Mar 14 11:29am A Marketplace for Ideas
So what’s in the Republican healthcare bill? It’s time for the Washington hypocrites to take another victory lap. None other than House Minority Leader Nancy Pelosi gets the spotlight on this one. And she didn’t disappoint. If you need another example of why Americans hold their political parties in contempt, then look no further than … Continue reading What’s In the Republican Healthcare Bill? Pelosi Says Public Must Know – This Time! The post What’s In the Republican Healthcare Bill? Pelosi Says Public Must Know – This Time! appeared first on A Marketplace for Ideas.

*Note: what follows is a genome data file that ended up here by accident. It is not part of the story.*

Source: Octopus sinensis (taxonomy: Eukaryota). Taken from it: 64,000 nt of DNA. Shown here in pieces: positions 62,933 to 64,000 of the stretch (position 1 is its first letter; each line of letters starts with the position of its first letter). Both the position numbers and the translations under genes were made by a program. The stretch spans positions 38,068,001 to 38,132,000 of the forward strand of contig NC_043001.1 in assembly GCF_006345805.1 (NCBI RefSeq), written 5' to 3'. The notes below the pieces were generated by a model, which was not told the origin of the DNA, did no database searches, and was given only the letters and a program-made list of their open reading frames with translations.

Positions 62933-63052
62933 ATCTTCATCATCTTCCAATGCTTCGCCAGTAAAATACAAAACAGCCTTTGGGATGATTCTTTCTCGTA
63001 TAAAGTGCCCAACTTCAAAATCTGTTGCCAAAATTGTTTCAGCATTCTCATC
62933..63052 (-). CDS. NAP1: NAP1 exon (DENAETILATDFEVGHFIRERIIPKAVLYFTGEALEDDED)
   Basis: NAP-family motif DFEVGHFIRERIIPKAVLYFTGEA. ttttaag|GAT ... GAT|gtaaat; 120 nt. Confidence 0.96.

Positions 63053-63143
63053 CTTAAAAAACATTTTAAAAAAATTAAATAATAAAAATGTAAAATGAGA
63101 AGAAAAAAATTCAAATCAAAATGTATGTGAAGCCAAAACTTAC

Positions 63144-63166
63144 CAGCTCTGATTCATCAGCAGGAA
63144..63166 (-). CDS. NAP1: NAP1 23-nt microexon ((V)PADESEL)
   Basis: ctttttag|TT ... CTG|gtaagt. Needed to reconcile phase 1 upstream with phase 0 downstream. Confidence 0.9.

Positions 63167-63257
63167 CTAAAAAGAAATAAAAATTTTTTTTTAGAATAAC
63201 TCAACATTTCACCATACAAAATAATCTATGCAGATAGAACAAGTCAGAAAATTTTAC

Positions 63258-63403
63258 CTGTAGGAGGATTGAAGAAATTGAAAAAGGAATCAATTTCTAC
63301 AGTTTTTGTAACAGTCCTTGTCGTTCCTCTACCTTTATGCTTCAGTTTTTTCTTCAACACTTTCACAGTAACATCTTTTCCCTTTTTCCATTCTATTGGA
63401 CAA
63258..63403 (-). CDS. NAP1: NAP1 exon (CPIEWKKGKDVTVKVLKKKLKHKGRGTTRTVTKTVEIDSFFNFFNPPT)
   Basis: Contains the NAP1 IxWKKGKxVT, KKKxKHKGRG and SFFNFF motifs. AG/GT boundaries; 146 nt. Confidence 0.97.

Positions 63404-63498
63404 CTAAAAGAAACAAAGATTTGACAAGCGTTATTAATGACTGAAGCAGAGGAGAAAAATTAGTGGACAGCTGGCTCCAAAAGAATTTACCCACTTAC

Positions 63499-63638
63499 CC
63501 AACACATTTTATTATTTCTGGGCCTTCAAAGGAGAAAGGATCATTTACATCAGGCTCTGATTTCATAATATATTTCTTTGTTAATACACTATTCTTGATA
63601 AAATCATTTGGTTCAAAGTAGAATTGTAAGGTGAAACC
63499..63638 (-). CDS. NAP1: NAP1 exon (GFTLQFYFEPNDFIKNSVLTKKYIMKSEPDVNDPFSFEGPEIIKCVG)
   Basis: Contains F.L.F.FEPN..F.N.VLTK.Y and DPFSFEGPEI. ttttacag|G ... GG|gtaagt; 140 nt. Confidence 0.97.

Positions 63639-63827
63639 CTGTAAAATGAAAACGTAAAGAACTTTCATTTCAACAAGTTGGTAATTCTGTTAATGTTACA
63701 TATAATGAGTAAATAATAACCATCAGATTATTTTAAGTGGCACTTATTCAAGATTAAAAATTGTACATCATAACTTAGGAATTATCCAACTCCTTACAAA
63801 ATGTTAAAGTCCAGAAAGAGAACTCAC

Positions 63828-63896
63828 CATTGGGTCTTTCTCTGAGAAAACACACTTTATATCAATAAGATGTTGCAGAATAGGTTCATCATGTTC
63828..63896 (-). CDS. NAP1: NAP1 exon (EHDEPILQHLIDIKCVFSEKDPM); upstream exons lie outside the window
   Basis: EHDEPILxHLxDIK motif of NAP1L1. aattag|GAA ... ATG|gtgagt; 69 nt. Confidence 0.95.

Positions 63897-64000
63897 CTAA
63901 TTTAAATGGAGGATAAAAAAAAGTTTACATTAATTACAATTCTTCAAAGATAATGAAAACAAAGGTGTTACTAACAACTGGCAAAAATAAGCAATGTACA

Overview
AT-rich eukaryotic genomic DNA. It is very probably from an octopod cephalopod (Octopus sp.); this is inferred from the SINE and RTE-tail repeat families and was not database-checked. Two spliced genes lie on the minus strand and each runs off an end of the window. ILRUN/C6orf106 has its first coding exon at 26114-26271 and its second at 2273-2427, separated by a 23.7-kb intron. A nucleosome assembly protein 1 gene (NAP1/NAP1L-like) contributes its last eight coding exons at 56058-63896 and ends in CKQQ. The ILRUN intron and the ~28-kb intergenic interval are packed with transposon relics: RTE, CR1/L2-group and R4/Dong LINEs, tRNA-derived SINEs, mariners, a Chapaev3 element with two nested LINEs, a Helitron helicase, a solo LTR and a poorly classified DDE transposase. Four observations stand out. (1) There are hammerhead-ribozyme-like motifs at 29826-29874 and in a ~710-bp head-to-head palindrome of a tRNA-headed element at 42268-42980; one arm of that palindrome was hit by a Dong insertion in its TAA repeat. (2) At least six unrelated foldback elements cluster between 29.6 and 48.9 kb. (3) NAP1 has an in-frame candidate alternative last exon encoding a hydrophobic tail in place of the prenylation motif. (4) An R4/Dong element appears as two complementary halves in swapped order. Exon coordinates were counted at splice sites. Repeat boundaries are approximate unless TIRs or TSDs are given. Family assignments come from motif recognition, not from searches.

Mar 14 11:00am The Incidental Economist
If the new AHCA doesn’t pass (which is definitely in the realm of possibility), Republicans in Congress will need to come up with another plan to fulfill their promise to repeal and replace Obamacare. Senators Susan Collins of Maine, and Bill Cassidy of Louisiana have a plan, we’re going to tell you about it. That’s […]...
Mar 14 10:34am The Incidental Economist
Just like last week, I’m trying to describe the report in a few words as I can manage, to make a Healthcare Triage script. The below is my attempt. I’m going to leave comments open, and I encourage you to tell me where I’m wrong or missed something. I don’t tape until tomorrow. You can […]...
Mar 14 8:30am Economy
U.S. producer prices moderated in February, but the trend pointed to a steady building up of inflation pressures.
Mar 14 7:56am Economy - Investor's Business Daily